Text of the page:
FURI | Fall 2019

Effects of Startle-Evoked Movement Associated with Learning a Novel Motor Task

Health icon, disabled. A red heart with a cardiac rhythm running through it.

Startle-evoked movement (SEM) is shown to trigger a fast and accurate motor task. The learning process and the startle response are involved with the same circuitry within the brain, yet there is still a question of whether a startle response can affect the learning of a novel motor task. In order to evaluate the association and effect, subjects will perform a novel motor task within a training period where one-third of the trials will try to evoke a startle response. The results will be statistically tested in order to give evidence of the association between SEM and learning a motor task. Future work would include the population of individuals with impaired mobility in the same motor task.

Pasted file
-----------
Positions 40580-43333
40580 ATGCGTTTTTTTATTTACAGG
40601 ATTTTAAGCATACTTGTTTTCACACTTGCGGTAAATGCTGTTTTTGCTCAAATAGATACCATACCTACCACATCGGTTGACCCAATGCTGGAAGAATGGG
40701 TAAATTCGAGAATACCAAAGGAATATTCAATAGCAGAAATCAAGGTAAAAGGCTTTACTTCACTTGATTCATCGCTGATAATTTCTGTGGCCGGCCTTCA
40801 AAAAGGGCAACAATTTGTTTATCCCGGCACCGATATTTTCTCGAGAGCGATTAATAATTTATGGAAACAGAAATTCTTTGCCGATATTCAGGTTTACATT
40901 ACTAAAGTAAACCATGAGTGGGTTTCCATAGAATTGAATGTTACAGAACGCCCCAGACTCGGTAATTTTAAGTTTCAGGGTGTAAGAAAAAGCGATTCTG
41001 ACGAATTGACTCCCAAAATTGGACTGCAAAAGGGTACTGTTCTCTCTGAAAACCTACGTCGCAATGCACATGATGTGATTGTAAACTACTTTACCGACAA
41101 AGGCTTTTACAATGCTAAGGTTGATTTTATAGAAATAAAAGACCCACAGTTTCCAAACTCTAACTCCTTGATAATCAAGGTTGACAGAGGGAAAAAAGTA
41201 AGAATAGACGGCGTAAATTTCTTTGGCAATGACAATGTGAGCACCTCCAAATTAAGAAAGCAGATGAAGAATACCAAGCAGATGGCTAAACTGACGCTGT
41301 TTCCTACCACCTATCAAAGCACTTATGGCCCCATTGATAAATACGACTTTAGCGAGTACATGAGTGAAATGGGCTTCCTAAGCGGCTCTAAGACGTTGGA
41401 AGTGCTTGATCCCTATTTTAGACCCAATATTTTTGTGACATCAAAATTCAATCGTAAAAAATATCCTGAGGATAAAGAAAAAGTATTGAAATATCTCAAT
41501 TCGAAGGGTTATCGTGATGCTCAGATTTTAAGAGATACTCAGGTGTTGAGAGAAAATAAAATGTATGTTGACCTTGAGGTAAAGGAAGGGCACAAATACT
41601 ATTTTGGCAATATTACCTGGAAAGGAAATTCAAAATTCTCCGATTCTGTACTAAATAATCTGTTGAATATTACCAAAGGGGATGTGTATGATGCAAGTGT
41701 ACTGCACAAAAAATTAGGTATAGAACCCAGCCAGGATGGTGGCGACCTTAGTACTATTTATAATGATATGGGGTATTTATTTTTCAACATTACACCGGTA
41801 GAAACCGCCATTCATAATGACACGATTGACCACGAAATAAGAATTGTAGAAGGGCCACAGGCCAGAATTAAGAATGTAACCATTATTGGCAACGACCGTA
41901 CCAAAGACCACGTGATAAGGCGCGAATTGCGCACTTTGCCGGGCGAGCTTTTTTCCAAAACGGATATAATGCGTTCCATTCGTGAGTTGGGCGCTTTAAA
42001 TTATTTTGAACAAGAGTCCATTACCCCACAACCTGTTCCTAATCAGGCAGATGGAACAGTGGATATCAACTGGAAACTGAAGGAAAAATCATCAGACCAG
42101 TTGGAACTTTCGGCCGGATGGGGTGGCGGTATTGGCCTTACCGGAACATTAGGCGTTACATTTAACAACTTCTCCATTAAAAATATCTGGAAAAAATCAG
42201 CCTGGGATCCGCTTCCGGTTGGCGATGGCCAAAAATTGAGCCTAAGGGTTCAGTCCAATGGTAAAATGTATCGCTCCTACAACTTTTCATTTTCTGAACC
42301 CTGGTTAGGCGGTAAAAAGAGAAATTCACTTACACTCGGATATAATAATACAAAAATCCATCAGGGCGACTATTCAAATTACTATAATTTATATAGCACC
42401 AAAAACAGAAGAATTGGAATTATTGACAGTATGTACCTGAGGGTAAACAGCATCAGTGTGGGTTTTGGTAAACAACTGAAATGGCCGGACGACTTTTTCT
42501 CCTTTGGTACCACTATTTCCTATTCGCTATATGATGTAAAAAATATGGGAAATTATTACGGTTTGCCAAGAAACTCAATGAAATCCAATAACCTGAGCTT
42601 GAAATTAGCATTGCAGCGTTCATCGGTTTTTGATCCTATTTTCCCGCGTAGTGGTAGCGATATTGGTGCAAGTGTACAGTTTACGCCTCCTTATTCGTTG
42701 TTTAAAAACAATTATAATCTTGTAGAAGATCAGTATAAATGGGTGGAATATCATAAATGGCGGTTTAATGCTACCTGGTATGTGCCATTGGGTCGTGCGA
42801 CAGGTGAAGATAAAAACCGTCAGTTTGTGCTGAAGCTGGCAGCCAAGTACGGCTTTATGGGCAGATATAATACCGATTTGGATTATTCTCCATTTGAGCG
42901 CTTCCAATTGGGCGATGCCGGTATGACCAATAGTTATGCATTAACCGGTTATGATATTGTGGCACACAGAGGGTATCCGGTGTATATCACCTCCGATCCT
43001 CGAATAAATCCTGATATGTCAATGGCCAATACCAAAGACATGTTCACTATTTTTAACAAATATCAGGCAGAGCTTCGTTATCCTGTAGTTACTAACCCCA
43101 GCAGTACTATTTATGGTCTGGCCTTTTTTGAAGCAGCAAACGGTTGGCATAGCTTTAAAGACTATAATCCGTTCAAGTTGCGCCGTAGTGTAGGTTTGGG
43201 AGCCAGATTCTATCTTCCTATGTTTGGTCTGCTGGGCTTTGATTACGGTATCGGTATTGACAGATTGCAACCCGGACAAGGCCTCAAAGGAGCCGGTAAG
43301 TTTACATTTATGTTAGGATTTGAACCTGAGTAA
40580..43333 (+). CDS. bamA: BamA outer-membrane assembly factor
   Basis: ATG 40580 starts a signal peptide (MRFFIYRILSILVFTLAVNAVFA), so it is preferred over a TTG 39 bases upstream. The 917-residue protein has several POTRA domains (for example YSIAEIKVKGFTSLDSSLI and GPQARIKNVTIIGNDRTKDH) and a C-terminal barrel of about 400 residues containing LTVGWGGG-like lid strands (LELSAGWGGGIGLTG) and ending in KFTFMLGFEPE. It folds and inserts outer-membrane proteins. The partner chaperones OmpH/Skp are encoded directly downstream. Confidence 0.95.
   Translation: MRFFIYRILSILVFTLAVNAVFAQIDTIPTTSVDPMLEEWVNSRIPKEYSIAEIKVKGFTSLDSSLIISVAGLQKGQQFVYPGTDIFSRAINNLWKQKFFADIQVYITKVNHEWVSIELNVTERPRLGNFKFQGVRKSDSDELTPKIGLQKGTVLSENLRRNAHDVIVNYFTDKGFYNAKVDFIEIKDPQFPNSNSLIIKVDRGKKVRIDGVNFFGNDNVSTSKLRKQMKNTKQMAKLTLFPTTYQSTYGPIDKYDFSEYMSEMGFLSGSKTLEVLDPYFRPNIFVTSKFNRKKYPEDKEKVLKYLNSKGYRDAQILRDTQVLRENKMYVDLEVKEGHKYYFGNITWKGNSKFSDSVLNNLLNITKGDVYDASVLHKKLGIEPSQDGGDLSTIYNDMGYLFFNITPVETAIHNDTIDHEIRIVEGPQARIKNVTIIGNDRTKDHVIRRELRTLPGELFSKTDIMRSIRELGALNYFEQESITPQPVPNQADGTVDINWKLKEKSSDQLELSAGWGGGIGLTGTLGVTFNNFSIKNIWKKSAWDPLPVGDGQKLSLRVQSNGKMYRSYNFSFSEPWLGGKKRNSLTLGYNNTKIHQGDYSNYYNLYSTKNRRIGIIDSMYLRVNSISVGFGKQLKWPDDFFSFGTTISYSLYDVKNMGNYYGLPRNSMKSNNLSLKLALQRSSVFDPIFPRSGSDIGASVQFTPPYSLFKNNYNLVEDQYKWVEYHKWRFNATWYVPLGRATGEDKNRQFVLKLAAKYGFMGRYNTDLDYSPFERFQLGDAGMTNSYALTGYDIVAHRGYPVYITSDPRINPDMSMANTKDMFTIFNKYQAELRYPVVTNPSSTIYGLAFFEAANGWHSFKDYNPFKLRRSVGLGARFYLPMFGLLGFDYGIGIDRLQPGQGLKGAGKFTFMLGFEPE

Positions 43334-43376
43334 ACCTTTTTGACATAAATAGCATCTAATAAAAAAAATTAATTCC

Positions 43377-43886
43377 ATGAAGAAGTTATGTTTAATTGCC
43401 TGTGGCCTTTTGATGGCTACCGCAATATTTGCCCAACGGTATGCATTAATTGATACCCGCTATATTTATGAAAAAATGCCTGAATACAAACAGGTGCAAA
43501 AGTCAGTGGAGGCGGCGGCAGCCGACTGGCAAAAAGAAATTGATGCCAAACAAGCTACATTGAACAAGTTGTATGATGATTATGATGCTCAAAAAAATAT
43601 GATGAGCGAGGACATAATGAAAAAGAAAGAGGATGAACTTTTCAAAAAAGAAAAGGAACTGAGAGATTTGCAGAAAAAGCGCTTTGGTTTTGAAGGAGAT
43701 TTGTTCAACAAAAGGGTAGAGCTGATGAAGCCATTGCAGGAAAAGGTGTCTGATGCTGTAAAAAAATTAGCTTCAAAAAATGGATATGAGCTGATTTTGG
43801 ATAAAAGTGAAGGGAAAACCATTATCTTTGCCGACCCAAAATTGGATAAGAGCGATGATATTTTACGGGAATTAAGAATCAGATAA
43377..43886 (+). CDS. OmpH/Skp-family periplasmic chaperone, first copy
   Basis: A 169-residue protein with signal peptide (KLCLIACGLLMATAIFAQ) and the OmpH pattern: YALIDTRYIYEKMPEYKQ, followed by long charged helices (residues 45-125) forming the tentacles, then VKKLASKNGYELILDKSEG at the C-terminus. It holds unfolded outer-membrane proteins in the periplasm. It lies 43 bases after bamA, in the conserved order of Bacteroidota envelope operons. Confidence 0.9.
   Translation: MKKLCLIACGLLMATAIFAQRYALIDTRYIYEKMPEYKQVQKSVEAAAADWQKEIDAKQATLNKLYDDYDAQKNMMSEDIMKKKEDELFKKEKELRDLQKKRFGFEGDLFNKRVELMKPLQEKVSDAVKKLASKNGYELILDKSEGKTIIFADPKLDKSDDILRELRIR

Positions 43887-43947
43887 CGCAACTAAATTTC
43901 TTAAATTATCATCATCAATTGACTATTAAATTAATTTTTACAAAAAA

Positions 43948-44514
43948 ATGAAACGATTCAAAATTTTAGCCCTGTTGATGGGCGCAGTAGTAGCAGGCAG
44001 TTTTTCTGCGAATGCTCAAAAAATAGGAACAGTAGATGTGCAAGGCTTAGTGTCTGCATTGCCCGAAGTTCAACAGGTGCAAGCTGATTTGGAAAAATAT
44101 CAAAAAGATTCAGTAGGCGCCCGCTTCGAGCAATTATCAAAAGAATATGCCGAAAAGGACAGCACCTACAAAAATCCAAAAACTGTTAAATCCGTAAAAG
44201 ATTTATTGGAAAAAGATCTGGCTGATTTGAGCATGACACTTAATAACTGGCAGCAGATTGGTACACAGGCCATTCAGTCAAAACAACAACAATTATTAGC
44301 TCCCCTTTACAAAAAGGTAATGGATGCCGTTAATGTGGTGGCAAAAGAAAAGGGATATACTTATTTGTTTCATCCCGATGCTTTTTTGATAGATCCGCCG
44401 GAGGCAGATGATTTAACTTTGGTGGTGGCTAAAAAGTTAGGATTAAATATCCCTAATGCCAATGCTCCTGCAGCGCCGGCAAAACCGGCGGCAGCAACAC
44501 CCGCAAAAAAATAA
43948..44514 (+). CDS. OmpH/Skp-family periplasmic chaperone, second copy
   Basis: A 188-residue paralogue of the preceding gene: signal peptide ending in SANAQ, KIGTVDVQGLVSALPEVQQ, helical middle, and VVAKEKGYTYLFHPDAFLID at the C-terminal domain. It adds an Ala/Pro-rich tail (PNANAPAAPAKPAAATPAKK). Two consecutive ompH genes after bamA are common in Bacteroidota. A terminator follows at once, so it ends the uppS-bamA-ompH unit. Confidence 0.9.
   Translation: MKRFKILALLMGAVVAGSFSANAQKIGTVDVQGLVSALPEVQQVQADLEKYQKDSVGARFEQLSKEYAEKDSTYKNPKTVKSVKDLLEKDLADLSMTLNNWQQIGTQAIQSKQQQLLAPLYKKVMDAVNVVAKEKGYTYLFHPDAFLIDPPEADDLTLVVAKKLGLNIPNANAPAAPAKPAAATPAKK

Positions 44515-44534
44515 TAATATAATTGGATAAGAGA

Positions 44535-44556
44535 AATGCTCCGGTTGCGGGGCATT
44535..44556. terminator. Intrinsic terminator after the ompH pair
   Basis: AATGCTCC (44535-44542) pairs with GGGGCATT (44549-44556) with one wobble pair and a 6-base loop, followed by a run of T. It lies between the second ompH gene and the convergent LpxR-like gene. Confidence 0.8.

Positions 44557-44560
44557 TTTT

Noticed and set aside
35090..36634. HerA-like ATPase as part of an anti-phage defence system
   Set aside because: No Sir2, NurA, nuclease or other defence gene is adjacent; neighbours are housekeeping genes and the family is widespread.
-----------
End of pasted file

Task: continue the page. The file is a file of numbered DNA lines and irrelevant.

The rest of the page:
Student researcher

Cassie Rebekah Riggs

Biomedical engineering

Hometown: Pheonix, Arizona, United States

Graduation date: Spring 2021